Meritocracy, Franks argues, is the ideology that allowed Democrats to self-consciously claim the mantle of social justice and egalitarianism while subverting both. In this framework, one’s race, creed, color, gender, or sexual orientation shouldn’t matter when it comes to achieving success in America; what does matter is having the talent and ability to graduate from a place like Harvard Law. But at the same time, meritocracy demands inequality—not everyone, after all, can go to Harvard Law or become a doctor or a high-tech executive. In fetishizing meritocracy, therefore, the Democratic Party has embraced an ideology based on inequality.
Frank contrasts this ideology with the GOP’s more traditional plutocratic one. In the United States, as elsewhere, having a lot of money gives you power. But this “hierarchy of money,” as he puts it, is rivaled by another: a “hierarchy of merit, learning, and status.” The lawyers, doctors, and academics who compose “the liberal class” (to use the journalist Chris Hedges’s term) have erected their own edifice of power—one that has also come to ignore the interests of working-class people and reproduced structures of extreme racism, particularly in the prison system.
According to Frank, this meritocratic ideal marks a stark break from the origins of the Democratic Party, which was founded as the “party of the people,” in open rebellion against the political and banking elites. But starting in the early 20th century, progressive politicians in both the Democratic and Republican parties began to turn to this emerging class of educated elites to help run the country from the top down.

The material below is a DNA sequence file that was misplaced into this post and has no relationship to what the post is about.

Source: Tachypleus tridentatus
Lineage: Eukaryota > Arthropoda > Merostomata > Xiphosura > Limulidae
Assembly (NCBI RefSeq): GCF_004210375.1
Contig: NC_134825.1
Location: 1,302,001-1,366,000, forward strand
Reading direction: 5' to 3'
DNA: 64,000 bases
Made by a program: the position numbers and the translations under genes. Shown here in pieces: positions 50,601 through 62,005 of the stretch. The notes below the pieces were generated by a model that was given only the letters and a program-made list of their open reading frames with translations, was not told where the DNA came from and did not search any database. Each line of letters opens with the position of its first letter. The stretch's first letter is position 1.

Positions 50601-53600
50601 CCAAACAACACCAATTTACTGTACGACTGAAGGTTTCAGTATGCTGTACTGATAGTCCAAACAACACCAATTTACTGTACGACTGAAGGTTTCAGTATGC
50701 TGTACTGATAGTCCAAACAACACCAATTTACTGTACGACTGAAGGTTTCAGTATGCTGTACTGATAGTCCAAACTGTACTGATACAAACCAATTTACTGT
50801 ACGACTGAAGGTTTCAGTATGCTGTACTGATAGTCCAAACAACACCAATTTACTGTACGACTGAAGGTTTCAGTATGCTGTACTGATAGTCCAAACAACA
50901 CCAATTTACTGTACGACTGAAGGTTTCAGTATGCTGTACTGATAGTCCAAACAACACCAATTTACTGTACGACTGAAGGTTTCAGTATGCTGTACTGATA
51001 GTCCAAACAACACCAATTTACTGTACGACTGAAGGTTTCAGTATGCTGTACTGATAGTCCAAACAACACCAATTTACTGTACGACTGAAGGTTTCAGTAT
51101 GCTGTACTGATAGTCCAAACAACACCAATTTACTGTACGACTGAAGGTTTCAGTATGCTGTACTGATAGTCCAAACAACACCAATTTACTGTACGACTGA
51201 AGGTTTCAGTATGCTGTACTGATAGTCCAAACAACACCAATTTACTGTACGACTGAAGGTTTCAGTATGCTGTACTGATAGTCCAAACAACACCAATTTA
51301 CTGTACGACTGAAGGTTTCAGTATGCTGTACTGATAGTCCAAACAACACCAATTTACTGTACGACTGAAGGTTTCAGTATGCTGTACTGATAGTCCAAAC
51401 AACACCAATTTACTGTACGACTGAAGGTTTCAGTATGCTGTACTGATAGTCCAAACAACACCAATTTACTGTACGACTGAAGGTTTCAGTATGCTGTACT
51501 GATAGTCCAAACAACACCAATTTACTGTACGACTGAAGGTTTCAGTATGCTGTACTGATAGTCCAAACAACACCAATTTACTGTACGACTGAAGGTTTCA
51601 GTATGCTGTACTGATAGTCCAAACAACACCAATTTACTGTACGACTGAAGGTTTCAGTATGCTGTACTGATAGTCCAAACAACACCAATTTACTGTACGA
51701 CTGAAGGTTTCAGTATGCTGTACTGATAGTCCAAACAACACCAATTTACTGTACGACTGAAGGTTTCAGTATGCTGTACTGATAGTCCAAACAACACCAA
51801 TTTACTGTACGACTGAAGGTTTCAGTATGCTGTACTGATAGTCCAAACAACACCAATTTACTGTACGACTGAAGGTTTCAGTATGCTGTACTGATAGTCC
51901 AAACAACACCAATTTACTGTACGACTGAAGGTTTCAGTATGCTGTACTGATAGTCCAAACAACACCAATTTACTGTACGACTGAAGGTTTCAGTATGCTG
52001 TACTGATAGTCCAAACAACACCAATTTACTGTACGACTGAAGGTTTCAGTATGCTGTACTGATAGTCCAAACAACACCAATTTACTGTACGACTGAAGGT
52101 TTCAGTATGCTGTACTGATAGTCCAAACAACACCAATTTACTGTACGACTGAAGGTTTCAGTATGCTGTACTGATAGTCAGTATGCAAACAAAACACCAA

The writer and editor Herbert Croly, who inspired Theodore Roosevelt and helped found the New Republic, as well as left-wing intellectuals like Thorstein Veblen, were instrumental in building an ideology for this progressive aristocracy. Veblen called for an overthrow of the country’s price system, but one led by a monopolistic “Soviet of engineers” rather than the industrial proletariat. If this sounds a bit like the philosophy behind Google, that’s because in many ways it is. Meritocracy offered itself as a fairer alternative to the rapaciousness and inequality of laissez-faire capitalism, but it didn’t just tolerate inequality; it demanded it. “Professionals are,” Frank notes, “life’s officer corps,” and one cannot issue orders without status—in this case, the status conferred by the professional class’s monopoly over education. By the 1970s, he argues, this ideology had become a way of life for Democrats; and today, the professional managerial class has become the party’s lifeblood.
After the Fumble